The Fiddler is the kind of story that makes you wish you could hear the music of Amelia Devries/Amy Lee, play chess while discussing life with Michael Hostetler, or take a walk down Hickory Lane on a sunny afternoon. It's a gentle tale of two young people trying to find their own way in the world while still honoring their parents - and it all begins one "dark and stormy night"...
After having her agent discover her country music-loving alter ego (Amy Lee), classical music star Amelia Devries is in no hurry to get home. She has a lot to sort out in her mind about her future, her dreams, her obligations, and her relationships. So when she ends up taking a wrong turn during a storm and finds her car stuck near an out-of-the-way cabin, she takes it all in stride. Especially when unabashed singing reaches her ears and a kind young man offers her a warm, safe place to rest for a while.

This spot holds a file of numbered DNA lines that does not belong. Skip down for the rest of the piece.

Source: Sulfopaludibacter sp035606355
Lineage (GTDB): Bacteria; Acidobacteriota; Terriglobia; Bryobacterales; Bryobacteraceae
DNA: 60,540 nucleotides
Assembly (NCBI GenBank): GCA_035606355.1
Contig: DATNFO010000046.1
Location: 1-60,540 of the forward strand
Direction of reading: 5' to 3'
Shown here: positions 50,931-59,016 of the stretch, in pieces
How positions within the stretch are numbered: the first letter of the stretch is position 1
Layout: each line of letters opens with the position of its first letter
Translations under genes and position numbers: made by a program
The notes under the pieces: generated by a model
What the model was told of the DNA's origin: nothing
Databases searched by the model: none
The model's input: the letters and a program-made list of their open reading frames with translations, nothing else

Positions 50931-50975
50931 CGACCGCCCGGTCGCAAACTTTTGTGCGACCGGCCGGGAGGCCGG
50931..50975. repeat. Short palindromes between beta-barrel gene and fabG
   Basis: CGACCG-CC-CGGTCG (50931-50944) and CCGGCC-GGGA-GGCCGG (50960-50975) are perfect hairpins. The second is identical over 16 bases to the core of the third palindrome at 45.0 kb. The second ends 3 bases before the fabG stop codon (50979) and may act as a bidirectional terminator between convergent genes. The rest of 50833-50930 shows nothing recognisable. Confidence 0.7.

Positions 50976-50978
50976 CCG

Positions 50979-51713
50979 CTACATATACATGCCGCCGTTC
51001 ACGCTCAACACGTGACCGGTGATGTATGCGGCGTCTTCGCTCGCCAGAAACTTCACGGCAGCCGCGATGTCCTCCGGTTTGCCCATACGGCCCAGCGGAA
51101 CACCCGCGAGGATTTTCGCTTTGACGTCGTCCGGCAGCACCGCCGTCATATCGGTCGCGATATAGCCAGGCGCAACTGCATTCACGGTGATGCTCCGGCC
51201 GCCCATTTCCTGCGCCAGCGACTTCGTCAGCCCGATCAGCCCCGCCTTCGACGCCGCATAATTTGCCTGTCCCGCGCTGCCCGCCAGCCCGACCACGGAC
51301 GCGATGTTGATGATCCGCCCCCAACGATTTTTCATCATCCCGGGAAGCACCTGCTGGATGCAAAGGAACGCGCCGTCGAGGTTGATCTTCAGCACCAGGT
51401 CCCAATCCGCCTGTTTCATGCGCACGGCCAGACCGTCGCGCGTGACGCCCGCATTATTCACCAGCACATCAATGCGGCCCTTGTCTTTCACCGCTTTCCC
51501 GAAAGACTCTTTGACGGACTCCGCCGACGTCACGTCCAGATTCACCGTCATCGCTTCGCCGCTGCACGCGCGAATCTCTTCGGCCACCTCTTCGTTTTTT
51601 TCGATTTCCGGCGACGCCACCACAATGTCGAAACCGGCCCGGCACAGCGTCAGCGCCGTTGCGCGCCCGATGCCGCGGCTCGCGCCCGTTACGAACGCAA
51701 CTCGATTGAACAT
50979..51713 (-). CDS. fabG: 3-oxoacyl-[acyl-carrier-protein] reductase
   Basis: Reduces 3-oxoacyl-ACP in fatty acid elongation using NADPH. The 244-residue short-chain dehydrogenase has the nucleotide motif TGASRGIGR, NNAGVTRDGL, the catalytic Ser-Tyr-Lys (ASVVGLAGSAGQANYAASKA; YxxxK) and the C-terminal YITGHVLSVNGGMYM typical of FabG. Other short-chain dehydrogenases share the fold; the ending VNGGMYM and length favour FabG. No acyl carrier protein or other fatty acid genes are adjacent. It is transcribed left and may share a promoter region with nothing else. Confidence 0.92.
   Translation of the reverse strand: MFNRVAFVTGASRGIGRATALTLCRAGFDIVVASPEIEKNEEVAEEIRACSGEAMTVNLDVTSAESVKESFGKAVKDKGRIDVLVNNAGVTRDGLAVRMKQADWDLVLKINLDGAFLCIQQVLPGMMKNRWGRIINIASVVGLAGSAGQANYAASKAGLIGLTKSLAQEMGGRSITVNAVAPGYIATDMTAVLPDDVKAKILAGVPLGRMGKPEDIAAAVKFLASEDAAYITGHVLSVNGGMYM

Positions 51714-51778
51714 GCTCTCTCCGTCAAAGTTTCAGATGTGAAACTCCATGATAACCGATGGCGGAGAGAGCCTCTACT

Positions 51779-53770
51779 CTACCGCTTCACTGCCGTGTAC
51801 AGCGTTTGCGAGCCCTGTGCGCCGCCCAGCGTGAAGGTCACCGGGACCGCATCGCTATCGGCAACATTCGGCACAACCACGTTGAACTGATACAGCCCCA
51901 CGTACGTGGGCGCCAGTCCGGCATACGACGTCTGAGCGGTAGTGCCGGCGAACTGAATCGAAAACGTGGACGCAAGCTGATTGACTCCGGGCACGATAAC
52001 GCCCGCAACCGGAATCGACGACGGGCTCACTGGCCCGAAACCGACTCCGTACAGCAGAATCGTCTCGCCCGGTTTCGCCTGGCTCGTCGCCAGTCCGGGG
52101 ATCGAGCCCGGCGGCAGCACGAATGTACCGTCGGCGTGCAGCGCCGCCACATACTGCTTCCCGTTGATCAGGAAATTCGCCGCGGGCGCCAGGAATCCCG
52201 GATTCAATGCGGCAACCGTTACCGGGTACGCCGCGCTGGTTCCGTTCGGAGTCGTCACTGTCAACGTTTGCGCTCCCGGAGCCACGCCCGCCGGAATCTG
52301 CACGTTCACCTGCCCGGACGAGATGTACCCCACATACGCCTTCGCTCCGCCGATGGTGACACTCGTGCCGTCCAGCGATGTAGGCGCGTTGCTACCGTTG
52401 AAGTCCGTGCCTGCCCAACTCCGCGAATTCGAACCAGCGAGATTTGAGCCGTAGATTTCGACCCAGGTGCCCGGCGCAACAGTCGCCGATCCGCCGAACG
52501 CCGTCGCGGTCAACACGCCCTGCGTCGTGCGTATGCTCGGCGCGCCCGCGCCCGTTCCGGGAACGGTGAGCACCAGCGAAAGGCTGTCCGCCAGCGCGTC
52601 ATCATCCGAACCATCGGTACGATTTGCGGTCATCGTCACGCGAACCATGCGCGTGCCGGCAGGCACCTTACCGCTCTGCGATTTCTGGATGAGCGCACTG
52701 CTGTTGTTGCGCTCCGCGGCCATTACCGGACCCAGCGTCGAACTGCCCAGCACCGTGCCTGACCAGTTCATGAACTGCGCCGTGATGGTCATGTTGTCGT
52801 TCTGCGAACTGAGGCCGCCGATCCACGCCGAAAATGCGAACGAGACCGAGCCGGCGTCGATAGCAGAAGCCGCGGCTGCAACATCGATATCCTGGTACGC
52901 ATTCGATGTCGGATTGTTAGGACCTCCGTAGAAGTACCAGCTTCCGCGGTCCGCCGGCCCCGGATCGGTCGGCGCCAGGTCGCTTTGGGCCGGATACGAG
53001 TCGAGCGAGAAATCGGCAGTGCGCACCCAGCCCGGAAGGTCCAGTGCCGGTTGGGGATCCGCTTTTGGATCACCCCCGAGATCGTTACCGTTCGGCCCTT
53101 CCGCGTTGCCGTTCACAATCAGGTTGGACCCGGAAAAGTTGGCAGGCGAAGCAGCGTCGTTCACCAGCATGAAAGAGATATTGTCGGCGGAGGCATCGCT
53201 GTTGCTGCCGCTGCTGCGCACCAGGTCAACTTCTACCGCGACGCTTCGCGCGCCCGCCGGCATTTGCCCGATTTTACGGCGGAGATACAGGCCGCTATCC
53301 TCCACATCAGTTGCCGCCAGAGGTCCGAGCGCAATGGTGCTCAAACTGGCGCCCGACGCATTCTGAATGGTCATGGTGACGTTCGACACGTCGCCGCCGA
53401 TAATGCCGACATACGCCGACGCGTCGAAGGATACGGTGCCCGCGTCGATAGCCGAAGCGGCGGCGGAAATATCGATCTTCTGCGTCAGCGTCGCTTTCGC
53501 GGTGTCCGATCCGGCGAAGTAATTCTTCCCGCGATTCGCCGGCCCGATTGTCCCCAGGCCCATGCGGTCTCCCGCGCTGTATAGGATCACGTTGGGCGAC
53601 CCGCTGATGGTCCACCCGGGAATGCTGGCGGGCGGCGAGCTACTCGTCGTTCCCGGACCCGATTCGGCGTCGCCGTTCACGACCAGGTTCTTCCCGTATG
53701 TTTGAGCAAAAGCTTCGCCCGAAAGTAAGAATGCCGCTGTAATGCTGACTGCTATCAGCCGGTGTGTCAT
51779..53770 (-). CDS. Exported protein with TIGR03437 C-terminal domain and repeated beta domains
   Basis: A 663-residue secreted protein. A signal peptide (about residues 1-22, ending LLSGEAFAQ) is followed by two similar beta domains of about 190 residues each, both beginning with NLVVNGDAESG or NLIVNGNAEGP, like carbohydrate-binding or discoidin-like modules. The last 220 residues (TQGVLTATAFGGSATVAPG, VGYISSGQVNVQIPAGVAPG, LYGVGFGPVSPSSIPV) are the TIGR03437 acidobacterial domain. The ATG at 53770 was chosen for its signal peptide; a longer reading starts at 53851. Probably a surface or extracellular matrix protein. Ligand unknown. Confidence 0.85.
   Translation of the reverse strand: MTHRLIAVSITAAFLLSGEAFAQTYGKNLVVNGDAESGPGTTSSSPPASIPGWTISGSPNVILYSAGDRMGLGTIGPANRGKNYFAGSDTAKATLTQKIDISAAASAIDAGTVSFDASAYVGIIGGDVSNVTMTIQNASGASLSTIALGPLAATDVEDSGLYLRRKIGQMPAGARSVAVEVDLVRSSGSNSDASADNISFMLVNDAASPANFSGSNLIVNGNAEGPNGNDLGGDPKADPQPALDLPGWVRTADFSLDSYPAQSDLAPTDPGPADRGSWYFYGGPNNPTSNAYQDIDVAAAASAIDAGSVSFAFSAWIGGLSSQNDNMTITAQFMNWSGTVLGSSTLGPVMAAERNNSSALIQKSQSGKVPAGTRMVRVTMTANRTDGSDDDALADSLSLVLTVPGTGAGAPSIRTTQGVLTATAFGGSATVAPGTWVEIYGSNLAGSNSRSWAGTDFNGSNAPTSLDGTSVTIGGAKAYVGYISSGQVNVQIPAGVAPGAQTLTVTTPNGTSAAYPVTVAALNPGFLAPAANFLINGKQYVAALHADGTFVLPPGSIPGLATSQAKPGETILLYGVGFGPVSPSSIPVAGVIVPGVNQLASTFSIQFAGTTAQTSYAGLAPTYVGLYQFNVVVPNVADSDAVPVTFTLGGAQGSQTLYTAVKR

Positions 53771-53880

Michael Hostetler is enchanted by his house guest and has no desire for her to just disappear from his life as quickly as she appeared. Thus begins an amiable give-and-take between cultures (the Amish and the English), and between new friends with similar troubles and uncertainties.
A good part of the book has a slow and relaxing pace as Amelia and Michael open their hearts and seek perspective. The ending seems a bit rushed in comparison, as time and space both seem to zip along to bring about the sweet conclusion. But if you're a fan of Hickory Hollow (either from Lewis' earlier series or the movie version of The Shunning), The Fiddler is an enjoyable excursion with dear friends that shows the importance of taking the time to relax, ponder life, and make new friends.
*With thanks to Bethany House Publishers through CFBA for providing me with an ARC/galley of the book in exchange for my honest opinion.*